Sallie Barber Mine stabilization in Breckenridge is complete | SummitDaily.com
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Sallie Barber Mine stabilization in Breckenridge is complete

The public is invited to an open house for the project on Wednesday, Sept. 28

The Sallie Barber Mine site is photographed post-stabilization. The town of Breckenridge, Summit County, open space councils for both governments and Breckenridge History collaborated on a project to improve the above-ground features of the mine.
Breckenridge History/Courtesy photo

Breckenridge History has officially completed a project that will preserve a piece of Summit County’s past for community members and visitors to witness. 

The Sallie Barber Mine in Breckenridge has undergone a stabilization project in order to keep it standing. The Sallie Barber Mine was established by prospectors in 1880, but was not heavily developed until the 1890s, and peak production occurred around the 1900s. At the turn of the century, zinc ore was in demand on the national scale for manufacturing needs, and several Colorado mining areas became principal suppliers. After the Sallie Barber shut down for good in the 1940s, its above-ground features began to deteriorate and parts of the mine were stripped of materials and equipment.

The Sallie Barber Mine site is pictured here in the mid-1960s.
John A. Topolnicki Sr. Photographic Collection. Breckenridge History, Colorado.

The town of Breckenridge, Summit County, open space councils for both governments and Breckenridge History — formerly known as Breckenridge Heritage Alliance — came together in order to complete the project. Breckenridge History is hosting a public open house to celebrate the completion of the project from 3:30-5 p.m. Wednesday, Sept. 28. Community members can hike or bike to the site from the Sallie Barber Mine trailhead for the open house. 



“We decided to go after the Sallie Barber project for several reasons,” Breckenridge History Executive Director Larissa O’Neil said. “One is it’s such a popular destination. It’s a really easy place that people can hike to and can get to see regularly, and people have asked us about it over the years. Obviously, secondly, it was really starting to show some significant deterioration.”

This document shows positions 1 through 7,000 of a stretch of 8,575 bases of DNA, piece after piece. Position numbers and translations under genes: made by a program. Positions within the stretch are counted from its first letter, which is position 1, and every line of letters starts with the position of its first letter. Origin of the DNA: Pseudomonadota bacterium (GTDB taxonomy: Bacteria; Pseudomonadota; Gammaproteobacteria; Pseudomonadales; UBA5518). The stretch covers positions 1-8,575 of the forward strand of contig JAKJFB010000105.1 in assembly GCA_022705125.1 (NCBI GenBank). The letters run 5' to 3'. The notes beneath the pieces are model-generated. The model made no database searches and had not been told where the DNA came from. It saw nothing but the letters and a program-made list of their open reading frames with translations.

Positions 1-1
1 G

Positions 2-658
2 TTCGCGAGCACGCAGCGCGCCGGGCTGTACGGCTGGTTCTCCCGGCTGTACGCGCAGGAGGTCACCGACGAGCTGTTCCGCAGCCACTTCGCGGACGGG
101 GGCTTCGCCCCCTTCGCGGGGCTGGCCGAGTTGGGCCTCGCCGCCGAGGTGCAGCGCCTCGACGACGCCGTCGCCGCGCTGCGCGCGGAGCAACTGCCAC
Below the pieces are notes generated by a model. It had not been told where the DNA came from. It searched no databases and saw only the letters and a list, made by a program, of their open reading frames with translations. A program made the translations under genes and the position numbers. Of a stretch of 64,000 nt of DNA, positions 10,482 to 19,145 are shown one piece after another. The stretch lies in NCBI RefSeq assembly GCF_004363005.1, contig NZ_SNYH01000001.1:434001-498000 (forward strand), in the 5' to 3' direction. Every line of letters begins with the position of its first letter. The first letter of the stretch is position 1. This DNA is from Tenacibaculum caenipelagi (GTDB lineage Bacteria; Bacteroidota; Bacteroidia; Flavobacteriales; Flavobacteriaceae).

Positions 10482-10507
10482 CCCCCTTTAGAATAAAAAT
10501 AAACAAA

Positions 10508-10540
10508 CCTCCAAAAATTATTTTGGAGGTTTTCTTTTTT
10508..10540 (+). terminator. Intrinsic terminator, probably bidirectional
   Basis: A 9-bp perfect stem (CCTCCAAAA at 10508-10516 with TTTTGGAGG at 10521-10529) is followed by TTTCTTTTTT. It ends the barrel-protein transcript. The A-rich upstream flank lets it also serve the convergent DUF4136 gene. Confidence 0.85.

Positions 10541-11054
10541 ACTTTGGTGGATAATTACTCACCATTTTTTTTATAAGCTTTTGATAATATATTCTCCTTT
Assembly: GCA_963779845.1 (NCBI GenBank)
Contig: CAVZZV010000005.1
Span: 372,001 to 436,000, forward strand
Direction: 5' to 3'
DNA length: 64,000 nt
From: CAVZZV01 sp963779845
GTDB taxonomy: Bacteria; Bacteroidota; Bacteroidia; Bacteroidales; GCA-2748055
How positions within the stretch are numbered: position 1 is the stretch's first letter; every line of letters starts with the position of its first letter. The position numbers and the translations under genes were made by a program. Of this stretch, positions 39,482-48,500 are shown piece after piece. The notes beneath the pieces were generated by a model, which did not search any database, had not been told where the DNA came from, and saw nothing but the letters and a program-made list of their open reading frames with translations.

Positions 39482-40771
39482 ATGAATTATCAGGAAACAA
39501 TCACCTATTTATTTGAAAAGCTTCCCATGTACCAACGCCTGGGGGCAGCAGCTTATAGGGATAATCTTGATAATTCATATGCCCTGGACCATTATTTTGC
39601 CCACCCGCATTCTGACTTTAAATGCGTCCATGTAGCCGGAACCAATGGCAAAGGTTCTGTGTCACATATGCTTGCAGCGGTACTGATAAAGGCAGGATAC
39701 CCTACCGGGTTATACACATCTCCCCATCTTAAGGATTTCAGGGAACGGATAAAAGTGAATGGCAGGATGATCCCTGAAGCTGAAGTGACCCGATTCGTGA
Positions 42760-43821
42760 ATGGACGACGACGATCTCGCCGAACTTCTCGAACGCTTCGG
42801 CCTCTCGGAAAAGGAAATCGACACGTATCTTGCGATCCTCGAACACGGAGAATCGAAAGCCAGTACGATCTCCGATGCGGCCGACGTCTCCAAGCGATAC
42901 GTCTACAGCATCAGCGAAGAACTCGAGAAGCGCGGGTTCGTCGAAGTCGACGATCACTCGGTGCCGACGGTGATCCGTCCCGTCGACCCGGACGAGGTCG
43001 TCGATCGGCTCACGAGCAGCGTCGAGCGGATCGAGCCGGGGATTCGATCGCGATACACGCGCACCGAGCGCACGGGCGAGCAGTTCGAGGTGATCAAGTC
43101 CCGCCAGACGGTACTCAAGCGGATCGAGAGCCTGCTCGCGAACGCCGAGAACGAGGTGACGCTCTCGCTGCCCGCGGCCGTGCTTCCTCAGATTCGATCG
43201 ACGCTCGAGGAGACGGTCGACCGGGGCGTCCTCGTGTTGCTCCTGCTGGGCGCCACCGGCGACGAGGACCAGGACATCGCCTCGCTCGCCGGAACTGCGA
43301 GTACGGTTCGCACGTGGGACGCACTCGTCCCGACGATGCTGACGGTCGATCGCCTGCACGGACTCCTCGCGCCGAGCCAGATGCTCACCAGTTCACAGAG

In recent years, the ore bin — where ore was stored after being brought to the surface — developed a significant lean. The headframe, where a large sheave wheel sent an ore bucket up and down the vertical shaft, had very little structural integrity and was at risk of collapse. Starting in 2019, Breckenridge History developed a plan to stabilize the ore bin, headframe and remaining artifacts on site. New interpretive signs are planned to be installed on the site in 2023. 



“Our mining era is something that’s really important to our community history,” O’Neill added. “It was here for 100 years. It was our economic driver in our town for 100 years. That’s a story that’s really important for us to tell — just as it’s super important for us to highlight our ski area history and more of that tourism-driven history — as well as our Ute history and those who were here long before any of us were here.”

Larry Crispell, a board member for Breckenridge History who provided oversight for the project, said that the project’s completion would not be possible without the support from the town of Breckenridge, Summit County and Ty Cortright, who was the contractor on the project. Crispell said that the community has always been supportive of preserving important history. 

Visitors stand in front of the stabilized Sallie Barber Mine in Breckenridge on Sept. 23, 2022.
Ty Cortright/Courtesy photo

In addition to the Sallie Barber Mine, Crispell said that other mines in the county have been stabilized for future generations, and other similar projects are in the planning stages. Completed projects include stabilizing the Wellington Mine and the Reiling Dredge

“The first thing is to acknowledge what a great community that we live in because this community values its history, its heritage and particularly its mining history and the Sallie Barber Mine because it is so easily accessible and so popular,” Crispell said. “It really stands head and shoulders above most other sites in the community.”


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